Holder v. Bing's Services, Inc.Annotate this Case
JAMES ELTON HOLDER, Cross-complainant and Appellant, v. BING'S SERVICES, INC., Cross-defendant and Respondent
(Opinion by Fleming, J., with Roth, P. J., and Compton, J., concurring.)
Fernandes & Le Berthon and James Fernandes for Cross-complainant and Appellant.
Kilpatrick, Clayton, Meyer & Madden and Donald W. Meyer for Cross-defendant and Respondent.
 Personal injury action. Defendant appeals from the trial court's order dismissing his cross-complaint (as well as from the nonappealable order of the court sustaining a demurrer to his cross-complaint). The complaint filed by defendant's separated wife and minor children (plaintiffs) alleges that when intoxicated defendant drove onto the driveway of plaintiffs' home, stopped and passed out in the automobile. While plaintiff wife was trying to awaken him the vehicle began to roll backwards and the wife was run over and badly injured. The children came to her rescue and suffered emotional trauma. Defendant seeks to cross-complain against respondent on the theory that respondent contributed to the injury by knowingly serving him liquor while he was intoxicated, with knowledge of his condition. After the court dismissed the cross-complaint, plaintiffs served respondent as well as defendant and they are now all codefendants.
Defendant's contention is that under American Motorcycle Assn. v. Superior Court (1977), hearing granted February 11, 1977, he is entitled to [71 Cal. App. 3d 802] contribution in proportion to fault against respondent. fn. 1 Since respondent is now a party to the action, however, defendant's contention that he has a right to make respondent a party to the action is moot. Other contentions on the appeal are premature, since we do not know whether or to what degree the trier of fact will assess fault against any of the defendants.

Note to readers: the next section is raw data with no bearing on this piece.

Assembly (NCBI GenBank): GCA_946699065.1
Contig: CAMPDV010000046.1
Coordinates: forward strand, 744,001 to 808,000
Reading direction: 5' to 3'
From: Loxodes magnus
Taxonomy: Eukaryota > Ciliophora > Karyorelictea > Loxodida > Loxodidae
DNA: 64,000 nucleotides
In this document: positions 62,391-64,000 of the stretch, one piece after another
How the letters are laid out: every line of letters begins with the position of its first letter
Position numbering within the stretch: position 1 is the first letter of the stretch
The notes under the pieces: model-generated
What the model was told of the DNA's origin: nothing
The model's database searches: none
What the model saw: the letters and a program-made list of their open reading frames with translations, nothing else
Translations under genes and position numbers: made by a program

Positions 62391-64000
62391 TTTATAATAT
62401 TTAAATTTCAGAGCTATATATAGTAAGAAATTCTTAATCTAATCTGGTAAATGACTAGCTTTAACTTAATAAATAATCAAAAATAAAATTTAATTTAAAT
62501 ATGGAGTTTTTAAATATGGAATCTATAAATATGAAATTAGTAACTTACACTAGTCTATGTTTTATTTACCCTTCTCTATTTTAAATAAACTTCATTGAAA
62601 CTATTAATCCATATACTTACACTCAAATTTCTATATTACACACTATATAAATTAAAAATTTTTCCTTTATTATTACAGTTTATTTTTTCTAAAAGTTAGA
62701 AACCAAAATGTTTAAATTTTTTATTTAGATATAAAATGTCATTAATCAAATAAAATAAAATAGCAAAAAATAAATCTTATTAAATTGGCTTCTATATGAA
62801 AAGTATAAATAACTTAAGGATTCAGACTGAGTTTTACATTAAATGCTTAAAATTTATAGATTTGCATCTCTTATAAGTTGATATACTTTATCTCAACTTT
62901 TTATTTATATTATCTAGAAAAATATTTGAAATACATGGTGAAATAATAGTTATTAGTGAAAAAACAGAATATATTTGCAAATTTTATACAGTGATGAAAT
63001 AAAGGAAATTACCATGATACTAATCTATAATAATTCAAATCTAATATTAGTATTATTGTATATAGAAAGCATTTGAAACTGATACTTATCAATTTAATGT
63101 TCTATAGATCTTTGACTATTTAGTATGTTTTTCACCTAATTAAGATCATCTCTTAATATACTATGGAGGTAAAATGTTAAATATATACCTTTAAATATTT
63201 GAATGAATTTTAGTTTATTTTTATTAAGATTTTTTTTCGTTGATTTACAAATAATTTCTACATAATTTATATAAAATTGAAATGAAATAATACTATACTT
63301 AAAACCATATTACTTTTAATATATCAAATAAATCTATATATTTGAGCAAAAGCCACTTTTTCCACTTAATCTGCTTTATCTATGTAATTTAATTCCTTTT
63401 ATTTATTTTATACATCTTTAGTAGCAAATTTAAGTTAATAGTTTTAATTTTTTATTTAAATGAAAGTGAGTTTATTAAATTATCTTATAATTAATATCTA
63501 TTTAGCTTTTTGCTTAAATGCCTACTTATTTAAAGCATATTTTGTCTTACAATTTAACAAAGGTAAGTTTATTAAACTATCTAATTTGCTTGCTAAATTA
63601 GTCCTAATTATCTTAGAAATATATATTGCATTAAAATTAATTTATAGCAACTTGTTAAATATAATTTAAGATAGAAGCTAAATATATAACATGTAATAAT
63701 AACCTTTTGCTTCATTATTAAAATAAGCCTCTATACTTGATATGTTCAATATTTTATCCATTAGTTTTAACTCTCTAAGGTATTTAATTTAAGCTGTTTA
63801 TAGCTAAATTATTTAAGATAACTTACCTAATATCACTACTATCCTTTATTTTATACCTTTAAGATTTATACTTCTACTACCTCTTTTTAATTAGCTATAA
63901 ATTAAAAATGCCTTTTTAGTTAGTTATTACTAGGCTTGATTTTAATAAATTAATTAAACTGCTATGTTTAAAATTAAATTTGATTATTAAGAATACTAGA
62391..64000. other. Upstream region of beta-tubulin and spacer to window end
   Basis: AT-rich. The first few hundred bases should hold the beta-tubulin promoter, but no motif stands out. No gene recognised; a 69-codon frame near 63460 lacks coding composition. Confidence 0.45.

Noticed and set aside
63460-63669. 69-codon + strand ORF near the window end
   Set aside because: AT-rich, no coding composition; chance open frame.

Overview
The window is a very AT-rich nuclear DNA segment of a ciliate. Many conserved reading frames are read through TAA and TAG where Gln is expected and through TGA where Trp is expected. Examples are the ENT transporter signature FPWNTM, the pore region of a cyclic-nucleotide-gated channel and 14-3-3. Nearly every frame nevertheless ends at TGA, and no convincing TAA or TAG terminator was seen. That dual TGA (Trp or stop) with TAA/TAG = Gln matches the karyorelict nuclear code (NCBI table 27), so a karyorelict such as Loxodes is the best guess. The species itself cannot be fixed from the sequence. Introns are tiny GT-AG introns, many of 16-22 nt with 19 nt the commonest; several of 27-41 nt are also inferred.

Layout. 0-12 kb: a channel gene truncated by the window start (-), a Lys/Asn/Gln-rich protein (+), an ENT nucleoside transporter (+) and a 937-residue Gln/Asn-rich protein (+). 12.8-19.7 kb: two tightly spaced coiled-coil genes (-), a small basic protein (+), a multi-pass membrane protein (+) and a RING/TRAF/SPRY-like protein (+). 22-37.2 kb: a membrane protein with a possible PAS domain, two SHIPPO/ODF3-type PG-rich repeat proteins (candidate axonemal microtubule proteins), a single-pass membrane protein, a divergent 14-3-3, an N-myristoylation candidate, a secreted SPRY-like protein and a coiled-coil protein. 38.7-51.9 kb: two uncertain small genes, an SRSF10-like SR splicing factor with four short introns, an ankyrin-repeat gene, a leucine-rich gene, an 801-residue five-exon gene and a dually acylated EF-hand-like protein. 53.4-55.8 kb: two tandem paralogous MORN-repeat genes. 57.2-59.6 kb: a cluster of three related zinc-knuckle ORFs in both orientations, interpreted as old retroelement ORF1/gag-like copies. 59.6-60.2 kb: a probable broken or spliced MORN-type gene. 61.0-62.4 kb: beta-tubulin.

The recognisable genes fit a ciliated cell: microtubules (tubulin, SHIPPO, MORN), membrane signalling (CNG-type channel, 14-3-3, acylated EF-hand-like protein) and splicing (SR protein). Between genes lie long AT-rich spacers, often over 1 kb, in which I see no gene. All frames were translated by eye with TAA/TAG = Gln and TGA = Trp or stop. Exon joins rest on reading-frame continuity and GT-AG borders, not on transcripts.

This appeal is dismissed as premature. Appellant to pay his own costs.
Roth, P. J., and Compton, J., concurred.
FN 1. Under pre-Li law, (Li v. Yellow Cab Co. (1975) 13 Cal. 3d 804 [119 Cal. Rptr. 858, 532 P.2d 1226, 78 A.L.R.3d 393]) defendant had no right on these facts to bring a joint tortfeasor into the action via cross-complaint or otherwise (see discussion in vacated opinion in American Motorcycle Assn. v. Superior Court but did have a limited right of contribution against the joint tortfeasor under Code of Civil Procedure sections 875 and 876, provided that the tortfeasor was a codefendant and a joint judgment against all had been rendered. Further, under pre-Li law, the provider of intoxicating beverages to an inebriated person might be liable to injured third parties, but was generally protected by the doctrine of contributory negligence from any liability to the inebriate himself. (See Carlisle v. Kanaywer (1972) 24 Cal. App. 3d 587 [101 Cal. Rptr. 246].) Accordingly, before Li, defendant had no right to file a cross-complaint against respondent because respondent was not substantively liable to him and accordingly not bound to indemnify him. Since, however, the theory of nonliability to the inebriate was bottomed on the doctrine of contributory negligence, which the court discarded in Li, it is now unclear whether there is liability and similarly unclear what rights of indemnification, if any, defendant now has against respondent.